Making art, creating things and indulging in creative hobbies are known to make us happier,…
Children of HIV-positive mothers who remained HIV-negative have a higher risk of subtle deficits in expressive language and gross motor skills at age two compared to children not exposed to HIV, according to a meta-analysis of eight studies.
The meta-analysis, published in Lancet Child and adolescent healthfound no evidence that exposure to specific antiretroviral drugs or regimens taken by the mother or infant increased the risk of developmental disabilities in children.
Around 15.4 million children are born to HIV-positive mothers worldwide without contracting HIV. In some countries with a high HIV burden, up to 20% of all births each year may be to women living with HIV. As the use of three-drug antiretroviral therapy during and after pregnancy has increased over the past decade, the proportion of children born to HIV-positive mothers who were exposed to antiretroviral drugs during gestation or early life has increase.
Despite this growth, there is still a lack of clarity regarding the impact of maternal exposure to HIV and antiretrovirals on development in children who are not infected with HIV. Brain and nervous system development are strongly influenced by events in pregnancy and early life, but studies have produced conflicting results regarding the consequences of antiretroviral exposure.
Researchers at the University of Cape Town in South Africa conducted a systematic review of studies looking at neurodevelopment in HIV-exposed children without HIV. Studies were eligible for inclusion if they compared HIV-exposed children with HIV-unexposed children and the HIV-exposed group excluded children who had acquired HIV. Studies comparing exposure to maternal antiretroviral therapy in children who remained HIV-negative by drug class or lack of exposure were also eligible.
The review identified 24 studies looking at exposure to HIV and 13 studies looking at exposure to ART. Of 24 studies that examined the impact of HIV exposure, 12 reported poorer neurodevelopmental outcomes for HIV-exposed children compared to unexposed children.
The researchers then performed a meta-analysis. Sixteen studies were excluded from the meta-analysis for quality reasons – either because the study population was not representative, did not have a control group from the same community, or did not use validated results – leaving eight studies including 1856 HIV-exposed and 3067 HIV-unexposed children. All but one of the studies were conducted in sub-Saharan Africa, and 75% of HIV-exposed children were also exposed to three-drug ART (the others were only exposed to zidovudine).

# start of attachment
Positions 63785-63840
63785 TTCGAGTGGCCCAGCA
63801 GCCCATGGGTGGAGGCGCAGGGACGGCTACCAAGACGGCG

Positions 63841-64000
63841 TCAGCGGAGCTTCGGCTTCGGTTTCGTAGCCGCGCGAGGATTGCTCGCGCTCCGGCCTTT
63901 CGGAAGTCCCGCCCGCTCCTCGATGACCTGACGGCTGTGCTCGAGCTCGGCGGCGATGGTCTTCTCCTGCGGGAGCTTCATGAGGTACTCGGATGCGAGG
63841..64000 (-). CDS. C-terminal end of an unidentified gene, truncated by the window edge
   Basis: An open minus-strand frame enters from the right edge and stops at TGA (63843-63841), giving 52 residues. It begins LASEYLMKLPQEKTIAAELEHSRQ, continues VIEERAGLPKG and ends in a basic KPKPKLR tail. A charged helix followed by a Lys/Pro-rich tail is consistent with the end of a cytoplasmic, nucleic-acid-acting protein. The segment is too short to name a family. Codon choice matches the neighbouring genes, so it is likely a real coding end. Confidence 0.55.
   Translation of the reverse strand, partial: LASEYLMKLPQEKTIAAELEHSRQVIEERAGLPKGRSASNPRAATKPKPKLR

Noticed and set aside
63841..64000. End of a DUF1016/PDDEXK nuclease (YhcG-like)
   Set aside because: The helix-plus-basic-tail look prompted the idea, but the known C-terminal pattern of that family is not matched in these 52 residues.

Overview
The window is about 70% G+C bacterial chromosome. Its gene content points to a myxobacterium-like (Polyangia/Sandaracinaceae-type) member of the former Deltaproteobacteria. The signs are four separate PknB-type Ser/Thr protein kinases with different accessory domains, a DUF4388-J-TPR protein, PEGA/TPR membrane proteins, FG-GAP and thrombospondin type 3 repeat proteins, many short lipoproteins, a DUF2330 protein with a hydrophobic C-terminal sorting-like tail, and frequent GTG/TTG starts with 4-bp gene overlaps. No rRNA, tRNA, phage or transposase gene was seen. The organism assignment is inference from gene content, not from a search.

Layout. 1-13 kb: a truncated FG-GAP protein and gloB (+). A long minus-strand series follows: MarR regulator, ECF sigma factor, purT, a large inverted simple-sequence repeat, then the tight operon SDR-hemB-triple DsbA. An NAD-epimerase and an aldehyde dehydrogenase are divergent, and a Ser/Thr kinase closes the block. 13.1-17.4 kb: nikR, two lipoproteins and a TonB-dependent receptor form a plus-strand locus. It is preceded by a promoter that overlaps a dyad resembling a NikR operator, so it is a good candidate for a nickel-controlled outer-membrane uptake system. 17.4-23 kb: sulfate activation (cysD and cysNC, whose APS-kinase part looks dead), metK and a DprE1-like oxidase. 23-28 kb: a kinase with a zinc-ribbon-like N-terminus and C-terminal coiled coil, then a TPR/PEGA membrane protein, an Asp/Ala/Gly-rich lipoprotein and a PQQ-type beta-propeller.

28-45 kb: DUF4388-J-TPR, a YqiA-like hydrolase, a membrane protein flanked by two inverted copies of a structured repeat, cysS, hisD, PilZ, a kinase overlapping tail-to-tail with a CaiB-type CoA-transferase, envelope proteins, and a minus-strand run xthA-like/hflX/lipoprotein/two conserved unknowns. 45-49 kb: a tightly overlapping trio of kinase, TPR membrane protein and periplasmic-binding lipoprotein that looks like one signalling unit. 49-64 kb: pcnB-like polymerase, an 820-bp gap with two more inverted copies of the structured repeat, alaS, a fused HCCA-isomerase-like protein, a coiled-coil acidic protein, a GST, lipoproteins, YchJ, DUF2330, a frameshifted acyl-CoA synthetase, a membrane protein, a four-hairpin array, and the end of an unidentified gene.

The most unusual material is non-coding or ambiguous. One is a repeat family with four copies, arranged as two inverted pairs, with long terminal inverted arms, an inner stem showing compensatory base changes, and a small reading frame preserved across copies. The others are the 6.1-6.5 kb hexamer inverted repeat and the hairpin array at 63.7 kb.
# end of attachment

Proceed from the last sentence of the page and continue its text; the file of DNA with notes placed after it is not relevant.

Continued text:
The analysis focused on neurodevelopmental outcomes at two years of age. HIV-exposed children had significantly lower expressive language (effect size -0.17, p=0.0013) and gross motor (effect size -0.07, p
Studies on the impact of antiretroviral exposure have not shown a clear relationship between specific antiretrovirals and neurodevelopmental outcomes. In 13 studies that examined the relationship between antiretroviral exposure and neurodevelopment as a primary outcome, only two showed relationships between a specific drug (atazanavir or efavirenz) and a lower language score. There were not enough high quality studies to perform a meta-analysis.
What are the developmental delays associated with HIV in this study?
Expressive language refers to all the ways children express themselves, including non-verbal means like pointing, gesturing, and smiling as well as speaking, word acquisition, and other language skills.
Children with lower expressive language development may have difficulty constructing sentences, naming objects or making themselves understood and are likely to become frustrated if others do not understand what they are trying to say. In addition to affecting academic performance, poorer expressive language development can also affect a child’s social skills and integration with peers.
Gross motor development refers to major physical activities that require whole-body movement, such as crawling, standing, walking, and running. A child with impaired gross motor development will be slower to reach each of these milestones and will have difficulty playing and interacting with other children.
Implications of study results
Study investigators say their findings are consistent with studies conducted before the introduction of antiretroviral therapy. They say that HIV-exposed but uninfected children experience mild developmental delays – showing “a subtle but clear demarcation of ability differences” – and that in settings where other factors such as malnutrition can also affect development , “Helping these children thrive may require interventions focused on expressive language and gross motor skills in early childhood.
Long-term follow-up of HIV-exposed children is needed to assess the consequences of developmental delays later in life, they conclude. For example, it is unclear whether delays in acquiring expressive language skills at age two affect learning in school-aged children, or whether children catch up thereafter. .
The researchers say that while the lack of a signal regarding a negative impact of antiretroviral exposure on development is good news, more research is needed to determine whether specific antiretroviral treatment regimens are associated with better developmental outcomes. These studies should consider other factors that affect the neurological development of the child, such as preterm birth and low birth weight, when selecting and analyzing the study population.